Credit:
An early image of Comet C/2013 V5 Oukaimeden taken in February of this year. Credit: Efrain Morales Rivera.

And its also worth noting that as comet A1 Siding Spring (see below) makes a close physical pass by Mars on October 19th, Comet Oukaïmeden makes a close apparent pass by Saturn as seen from our Earthly vantage point the evening before! To be sure, the dusk apparition of Comet Oukaïmeden will be a tough one, but if you can track down these bright guidepost objects listed below, you’ll have a chance at spying it.

-Brightest: Mid-September.

-Perihelion: September 28th, 2014 (0.63 AU from the Sun).

-Closest to Earth: September 16th, 2014 (0.48 AU).

Some key upcoming dates:

Sep 10 through Oct 4: Threads across the borders of the constellations Hydra, Pyxis, Antlia and Centaurus.

Sep 18: Passes near the +3.5 magnitude star Xi Hydrae.

Sep 19: Passes near the +4.3 magnitude star Beta Hydrae.

Sep 25: Passes 1.5 degrees from the +8th magnitude Southern Pinwheel Galaxy M83.

Oct 1: Passes in front of the +10.2 globular cluster NGC 5694.

The path of Comet ... the Sun position is shown for the final date.
The path of Comet Oukaimeden through the month of October: The Sun position is shown for the final date.

Oct 3: Passes into Libra.

Oct 11: Passes near the +8.5 magnitude globular cluster NGC 5897.

Oct 16: Crosses the ecliptic plane northward.

Oct 18: Passes less than two degrees from Saturn.

Oct 25: Passes less than a degree from the 2 day old Moon and the +3.9 magnitude star Gamma Librae.

Light curve
The projected light curve for Comet Oukaimeden with observational measurements (black dots). Credit:  Seiichi Yoshida.

C/2013 A1 Siding Spring

This comet was discovered on January 3rd, 2013 from the Siding Spring observatory in Australia, and soon caught the eye of astronomers when it was discovered that it would make a nominal pass just 139,000 kilometres from Mars on October 19th.

Comet A1 Siding Spring as seen from NEOWISE early this year. Credit: NASA/JPL.
Comet A1 Siding Spring as seen from NEOWISE early this year. Credit: NASA/JPL.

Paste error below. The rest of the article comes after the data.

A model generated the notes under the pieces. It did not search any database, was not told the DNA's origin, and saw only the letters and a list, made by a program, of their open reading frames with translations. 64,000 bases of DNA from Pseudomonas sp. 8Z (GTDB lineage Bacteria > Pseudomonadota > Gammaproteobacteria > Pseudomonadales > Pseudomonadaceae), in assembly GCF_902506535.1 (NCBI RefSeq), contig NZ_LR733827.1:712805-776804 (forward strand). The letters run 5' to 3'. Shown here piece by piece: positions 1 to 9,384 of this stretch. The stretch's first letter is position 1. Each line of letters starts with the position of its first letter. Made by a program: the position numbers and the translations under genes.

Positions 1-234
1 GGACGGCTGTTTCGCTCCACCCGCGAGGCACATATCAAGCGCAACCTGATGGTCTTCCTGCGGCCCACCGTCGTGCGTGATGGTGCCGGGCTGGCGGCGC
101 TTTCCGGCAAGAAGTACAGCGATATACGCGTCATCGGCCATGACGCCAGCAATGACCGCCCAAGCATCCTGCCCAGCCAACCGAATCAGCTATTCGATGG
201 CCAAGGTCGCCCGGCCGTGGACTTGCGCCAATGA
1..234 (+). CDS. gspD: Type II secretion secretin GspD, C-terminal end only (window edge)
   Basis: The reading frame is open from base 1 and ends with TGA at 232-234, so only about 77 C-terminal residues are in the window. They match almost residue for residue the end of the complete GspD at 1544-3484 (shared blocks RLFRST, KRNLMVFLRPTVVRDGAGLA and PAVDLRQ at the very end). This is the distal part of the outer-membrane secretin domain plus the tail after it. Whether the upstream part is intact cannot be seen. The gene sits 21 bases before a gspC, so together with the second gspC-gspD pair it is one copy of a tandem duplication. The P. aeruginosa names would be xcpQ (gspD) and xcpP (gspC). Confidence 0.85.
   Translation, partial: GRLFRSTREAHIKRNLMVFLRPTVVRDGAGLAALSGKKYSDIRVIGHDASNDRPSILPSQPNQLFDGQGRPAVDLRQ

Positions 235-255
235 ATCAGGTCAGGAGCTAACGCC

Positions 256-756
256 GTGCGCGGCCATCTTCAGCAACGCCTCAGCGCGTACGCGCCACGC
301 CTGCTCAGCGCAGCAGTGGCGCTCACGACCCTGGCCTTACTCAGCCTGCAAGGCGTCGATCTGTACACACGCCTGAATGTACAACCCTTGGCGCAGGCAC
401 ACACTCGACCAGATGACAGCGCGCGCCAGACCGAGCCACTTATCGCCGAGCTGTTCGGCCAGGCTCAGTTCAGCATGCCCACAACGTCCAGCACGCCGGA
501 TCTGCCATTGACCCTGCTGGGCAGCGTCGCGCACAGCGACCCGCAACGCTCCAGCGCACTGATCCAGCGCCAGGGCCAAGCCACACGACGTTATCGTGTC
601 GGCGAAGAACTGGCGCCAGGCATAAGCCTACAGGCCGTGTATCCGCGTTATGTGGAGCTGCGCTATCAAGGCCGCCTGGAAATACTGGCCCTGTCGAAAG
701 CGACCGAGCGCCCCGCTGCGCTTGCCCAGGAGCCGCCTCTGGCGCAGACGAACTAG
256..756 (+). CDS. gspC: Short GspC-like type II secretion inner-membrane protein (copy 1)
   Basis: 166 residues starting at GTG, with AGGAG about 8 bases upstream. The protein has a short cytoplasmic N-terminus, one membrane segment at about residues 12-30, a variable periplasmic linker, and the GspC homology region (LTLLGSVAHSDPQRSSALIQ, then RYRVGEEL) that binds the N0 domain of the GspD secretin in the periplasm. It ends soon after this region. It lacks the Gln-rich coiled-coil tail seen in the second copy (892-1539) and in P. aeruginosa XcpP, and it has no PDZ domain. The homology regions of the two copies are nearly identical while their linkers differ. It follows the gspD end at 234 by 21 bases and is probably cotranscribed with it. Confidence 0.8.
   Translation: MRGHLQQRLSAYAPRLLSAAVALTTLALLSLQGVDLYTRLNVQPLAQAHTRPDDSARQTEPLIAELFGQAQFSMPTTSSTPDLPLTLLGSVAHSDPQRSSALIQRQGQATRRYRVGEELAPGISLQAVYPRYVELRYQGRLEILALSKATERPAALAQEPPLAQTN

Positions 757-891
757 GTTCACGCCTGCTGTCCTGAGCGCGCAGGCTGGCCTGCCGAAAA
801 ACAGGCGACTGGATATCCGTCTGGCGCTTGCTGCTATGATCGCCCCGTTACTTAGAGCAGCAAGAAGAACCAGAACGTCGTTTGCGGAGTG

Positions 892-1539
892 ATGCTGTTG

As seen from the Earth, Comet A1 Siding Spring has just broken 10th magnitude and vaults up towards the planet Mars low to the southwest at dusk this Fall for northern hemisphere observers. A1 Siding Spring is expected to top out at +8th magnitude this month before its Mars encounter, and is on a one million year plus orbit.

-Brightest: Early to Mid-September.

-Perihelion: October 25th, 2014.

-Closest to Earth: October 28th, 2014 (1.4 AU).

Some key upcoming dates:

Sep 17: Passes into the constellation Telescopium.

Sep 20: Passes near the +8.5 magnitude globular NGC 6524.

Sep 21: Passes into the constellation Ara.

Sep 22: Passes the +3.6 magnitude star Beta Arae.

Sep 25: Crosses into Scorpius.

Sep 30: Passes the +3 magnitude star Iota Scorpii.

Mars and Comet A1 Siding Springs crossing paths through the month of October.
Mars and Comet A1 Siding Springs crossing paths through the month of October.

Oct 3: Passes near the +7.2 magnitude globular NGC 6441.

Oct 5: Passes 2 degrees from Ptolemy’s cluster M7.

Oct 8: Passes in front of the Butterfly cluster M6.

Oct 10: Crosses the galactic plane.

Oct 11: Crosses into Ophiuchus.

Oct 19: Passes just 2’ arc minutes from Mars as seen from Earth.

Oct 22: Passes north of the ecliptic.

Oct 30: Drops back below +10th magnitude?

Key moonless windows for evening comet viewing as reckoned from when the Moon wanes from Full to New are: September 9th to September 24th and October 8th to the 23rd.